Think back to the first manager you had in your own career... was this person a good match for you? Did he/she take time to get to know you as an individual and then train, mentor, and support you? Did he/she give you feedback, correct your performance when this was needed in a fair but firm way? What did you learn about yourself as a result? How committed were you to the job, the organization and the team, as a result?
Way back in 1999, when "First, Break All the Rules" came out, we learned that the research overwhelming showed that People leave managers, not companies, and that the single most important influence on an employee's satisfaction with their jobs is their relationship with their immediate manager. The manager determines the work environment, sets expectations, trusts you, invests in you - no amount of perks or company loyalty programs can make up for employee/manager mismatch. We have leadership development programs, employee engagement programs, performance evaluation, and a whole host of institutionalized methods for building management bench-strength but we all know that there some managers are simply not fully aware of the impact of their behavior, undermine the culture, and thus drive good people away. In other cases, some managers can be reasonably skilled but simply not a good fit for a particular employee, especially for someone who has specific expectations of what he or she wants in a capable leader.
Many organizations use assessments for hiring (i.e. job-fit) but many don't look at the fit between the potential employee and the manager (i.e. employee-manager fit). We think they should. Think about managers you have had in the past - who "had your back" when you needed it? Who challenged you, helped you to develop, acquire new knowledge and skills, introduce you to useful contacts, help you visibility with key people in the organization? Early experiences with managers are important to all of us, especially early on in our careers. Human Resources professionals should take this partnership (i.e. employee-manager) seriously and help create strong relationships that will benefit the organization long-term.
Consider this potential matchup between a hot prospect (i.e. well-qualified applicant) and the hiring manager. Let's assume that we have a great candidate, named Connie, who has ticked all the boxes. That is, she has the qualifications needed for success in the job, interviewed well, and has the potential to help Company X soar into the future. If hired, she will report to Manny Manager, who has been involved in the hiring process, also took the Harrison Assessment in the past, and has his own unique profile as an individual and a manager.
Connie took the Harrison Assessment as part of the hiring process and her results show that her top five, work-related preferences include:
In other words, Connie:
Since Manny took the Harrison himself when he was hired as manager recently, we have his profile, as well. His top five work-related preferences include:
In other words, Manny:
Reviewing the life themes of each of these individuals gives us insight into what factors drive each of them in their work, which is useful. We have to go further to determine where Connie and Manny might gel, or not.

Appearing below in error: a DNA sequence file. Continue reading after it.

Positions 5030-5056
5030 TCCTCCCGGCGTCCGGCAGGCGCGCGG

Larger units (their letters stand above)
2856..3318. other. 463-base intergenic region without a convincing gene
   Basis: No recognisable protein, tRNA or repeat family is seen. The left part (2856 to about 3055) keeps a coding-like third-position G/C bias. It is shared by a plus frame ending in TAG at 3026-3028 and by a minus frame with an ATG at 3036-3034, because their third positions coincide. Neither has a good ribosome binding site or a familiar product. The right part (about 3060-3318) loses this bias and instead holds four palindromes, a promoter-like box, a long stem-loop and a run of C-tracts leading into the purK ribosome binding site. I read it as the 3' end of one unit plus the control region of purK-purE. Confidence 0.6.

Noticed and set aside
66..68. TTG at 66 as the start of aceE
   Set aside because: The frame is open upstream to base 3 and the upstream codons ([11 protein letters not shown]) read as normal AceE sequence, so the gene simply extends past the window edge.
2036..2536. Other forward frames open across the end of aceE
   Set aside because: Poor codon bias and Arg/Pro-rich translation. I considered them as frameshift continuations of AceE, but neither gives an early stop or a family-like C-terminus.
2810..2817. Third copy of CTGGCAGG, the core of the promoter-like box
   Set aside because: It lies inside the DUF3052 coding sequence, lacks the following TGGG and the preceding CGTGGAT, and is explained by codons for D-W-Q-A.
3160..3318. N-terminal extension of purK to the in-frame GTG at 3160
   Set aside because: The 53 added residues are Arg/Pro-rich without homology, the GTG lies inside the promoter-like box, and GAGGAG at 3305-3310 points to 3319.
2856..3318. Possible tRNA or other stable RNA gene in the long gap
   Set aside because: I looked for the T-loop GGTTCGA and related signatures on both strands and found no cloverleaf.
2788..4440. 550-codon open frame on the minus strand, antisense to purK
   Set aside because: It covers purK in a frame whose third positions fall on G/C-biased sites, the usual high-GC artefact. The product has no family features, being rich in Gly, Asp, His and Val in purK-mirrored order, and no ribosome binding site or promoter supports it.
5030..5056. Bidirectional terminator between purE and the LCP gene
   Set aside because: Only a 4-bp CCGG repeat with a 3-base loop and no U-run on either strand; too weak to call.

Manny has only moderate optimism, whereas Connie has very high optimism. This is a possible disconnect for them as a "match made in heaven." Connie may become uninspired with Manny's skepticism, while Manny may find Connie's soaring positive attitude to be a bit naive at times. It would be a good idea for them to discuss their different styles when it comes to outlook.
Connie is looking for a deep, personal connection with her manager (high warmth/empathy, high wants capable leader and high wants recognition tells us this). Manny has a moderately low score on warmth/empathy and a high score on enforcing. As a result, Connie may not experience enough caring for her as a contributor from Manny unless Manny understands her needs and makes an effort to provide her with the authentic, sincere, and specific recognition she craves and by which she is motivated. Fortunately, Manny is very frank and so willing to be concise, clear and to-the-point. He is also open-minded. We may be able to sell Manny on the need for him to be on-the-lookout for Connie's positive contributions and make a special effort to tell her when she does something well. This will play into Manny's frankness as well as Connie's need for recognition and a relationship with her manager.
Connie is looking to collaborate. Manny is smart to include Connie's input when appropriate, so that she feels included in the decision-making process. Further, Manny should look out for opportunities with others on the team or beyond the team for Connie to contribute and collaborate. This will feed Connie's motivation and also benefit the organization since we already know that Connie is well qualified for the position.
These are just a few of the issues and discussion points we can glean from a good assessment. Taking information like this and talking about it with the relevant parties sets up much better prospects for Connie and Manny's success, as well as the long-term benefits for the organization.
Use assessments early on to examine this match more closely and identify gaps / potential problem areas and be proactive about building this relationship to increase employee engagement, retention and productivity.
 First, Break All the Rules: What the World's Greatest Managers Do Differently, by Marcus Buckingham & Curt Coffman, 1999, Simon & Schuster